The Master Hunter program is an advanced hunter education program designed to help hunters increase their knowledge of the sport, and particularly help them understand the concerns of private landowners.
We believe that it will have a significant effect on improving hunter/ landowner relations and that, over time, it will make a major contribution to improving the public image of the hunter. In addition, graduates will have achieved a qualification that they can be proud of and which we hope will open up new hunting opportunities to them.
The program is open to all hunters, but hunters who plan to hunt in the Master Hunter Special Hunts must complete the program before applying for the hunt. In these areas, the Department is working with private landowners to provide hunting access for Master Hunters on lands that are otherwise closed to the public. These hunts are not necessarily "easy" hunts, but they are hunts where ethical hunter behavior is critical to their continuance. It is possible that in future years, the program will be expanded to cover other hunts in sensitive areas.
See Master Hunter Only Hunts in the Oregon Big Game Regulations
- Foster positive relations between hunters and private landowners.
- Improve awareness of ethical hunting practices.
- Increase access to private lands by giving landowners a way to identify hunters who have graduated from the program.
- Improve the public image of hunters.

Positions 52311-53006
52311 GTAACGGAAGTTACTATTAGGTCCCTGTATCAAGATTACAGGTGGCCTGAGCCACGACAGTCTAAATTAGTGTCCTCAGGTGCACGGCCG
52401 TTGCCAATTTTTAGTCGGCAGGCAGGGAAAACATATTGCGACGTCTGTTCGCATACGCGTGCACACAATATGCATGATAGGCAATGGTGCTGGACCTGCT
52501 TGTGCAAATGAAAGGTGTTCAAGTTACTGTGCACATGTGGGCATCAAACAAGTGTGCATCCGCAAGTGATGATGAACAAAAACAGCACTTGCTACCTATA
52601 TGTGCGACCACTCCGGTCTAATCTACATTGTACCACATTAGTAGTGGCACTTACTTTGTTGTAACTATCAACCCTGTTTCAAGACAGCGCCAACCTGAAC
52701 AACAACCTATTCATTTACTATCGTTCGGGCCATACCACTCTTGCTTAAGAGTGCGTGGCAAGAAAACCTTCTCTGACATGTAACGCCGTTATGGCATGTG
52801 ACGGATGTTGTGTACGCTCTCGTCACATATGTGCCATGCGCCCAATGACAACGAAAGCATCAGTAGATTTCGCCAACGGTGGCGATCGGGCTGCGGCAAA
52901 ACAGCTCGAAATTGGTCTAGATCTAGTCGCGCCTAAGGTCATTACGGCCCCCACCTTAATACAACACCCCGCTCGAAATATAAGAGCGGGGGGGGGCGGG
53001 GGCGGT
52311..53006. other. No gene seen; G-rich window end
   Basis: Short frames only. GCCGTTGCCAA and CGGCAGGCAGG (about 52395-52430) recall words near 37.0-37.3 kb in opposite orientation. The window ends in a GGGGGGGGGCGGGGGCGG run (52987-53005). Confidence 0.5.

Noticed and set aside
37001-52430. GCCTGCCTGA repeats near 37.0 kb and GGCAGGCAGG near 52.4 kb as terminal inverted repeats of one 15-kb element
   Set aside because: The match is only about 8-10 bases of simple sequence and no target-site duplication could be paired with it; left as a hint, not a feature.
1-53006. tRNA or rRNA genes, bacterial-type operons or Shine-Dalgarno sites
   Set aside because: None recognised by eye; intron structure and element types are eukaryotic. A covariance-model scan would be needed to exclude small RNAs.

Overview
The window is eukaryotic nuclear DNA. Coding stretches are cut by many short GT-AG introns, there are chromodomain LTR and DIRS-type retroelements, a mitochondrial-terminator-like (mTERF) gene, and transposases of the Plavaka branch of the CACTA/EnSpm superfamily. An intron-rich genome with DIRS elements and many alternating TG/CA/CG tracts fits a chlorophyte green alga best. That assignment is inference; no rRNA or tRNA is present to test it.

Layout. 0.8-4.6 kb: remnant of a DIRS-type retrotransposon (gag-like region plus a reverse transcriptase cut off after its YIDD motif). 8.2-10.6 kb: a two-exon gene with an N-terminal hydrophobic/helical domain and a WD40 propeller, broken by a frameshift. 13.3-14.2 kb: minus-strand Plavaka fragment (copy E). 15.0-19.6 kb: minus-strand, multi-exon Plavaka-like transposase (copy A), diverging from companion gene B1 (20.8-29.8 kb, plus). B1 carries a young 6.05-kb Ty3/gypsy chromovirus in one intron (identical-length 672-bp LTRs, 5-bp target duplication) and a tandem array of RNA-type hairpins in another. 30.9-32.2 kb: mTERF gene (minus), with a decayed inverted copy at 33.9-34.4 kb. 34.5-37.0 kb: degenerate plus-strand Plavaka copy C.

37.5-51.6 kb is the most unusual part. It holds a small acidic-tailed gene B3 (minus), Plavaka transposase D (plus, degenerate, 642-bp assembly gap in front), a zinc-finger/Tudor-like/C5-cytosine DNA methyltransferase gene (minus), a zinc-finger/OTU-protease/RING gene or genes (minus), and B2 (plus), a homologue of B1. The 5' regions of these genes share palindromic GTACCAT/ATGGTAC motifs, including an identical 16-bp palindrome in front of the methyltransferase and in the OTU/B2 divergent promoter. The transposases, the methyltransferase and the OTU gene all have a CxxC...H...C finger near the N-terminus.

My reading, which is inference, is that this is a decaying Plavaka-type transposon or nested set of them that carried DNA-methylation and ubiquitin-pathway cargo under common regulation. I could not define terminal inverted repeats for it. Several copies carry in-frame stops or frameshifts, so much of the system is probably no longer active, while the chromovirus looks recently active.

- Develop a pool of ethical and knowledgeable hunters for possible use in sensitive wildlife damage control situations such as emergency hunts.
- If a Master Hunter is convicted or has plead guilty to a wildlife violation, all Master Hunter privileges will be suspended for a period of five years.
The program has four phases. The qualification can only be earned by hard work, dedication and a commitment to the well being of Oregon's natural resources. A check for wildlife violations will be done before an award is made and no individual with any violation in the past five years will be allowed to graduate. The Four Phases:
- Complete a home study course which includes a workbook and a supplement that addresses program specific issues.
This home study will take between twelve and fifteen hours for most students. The work book and the supplement will be collected at the class.
- Attend a four hour classroom session where instructors will discuss the home study material with students. Videos that emphasize landowner relations and hunter behavior will be shown and discussed. At the end of this class, there will be a 50 question multiple choice test covering both the material taught in class and the home study book. (Register for a Master Hunter Course).
- Take a firearms proficiency test where students will demonstrate safe handling procedures and fire their own rifles. The test is to fire five rounds from an unsupported position (offhand or sitting or kneeling) at a eight inch diameter target at 100 yards. Four out of the five rounds must hit within the circle. This will often take place the same day as the classroom phase and students must have sighted in their rifles before this session. Accommodations will be made for students with physical disabilities. If you only hunt with a muzzleloader, a bow or a handgun, you may take the test with one of these. The test uses the same target, but the shooting distances are shorter (muzzleloader-75 yards, handgun-40 yards, bow-25 yards)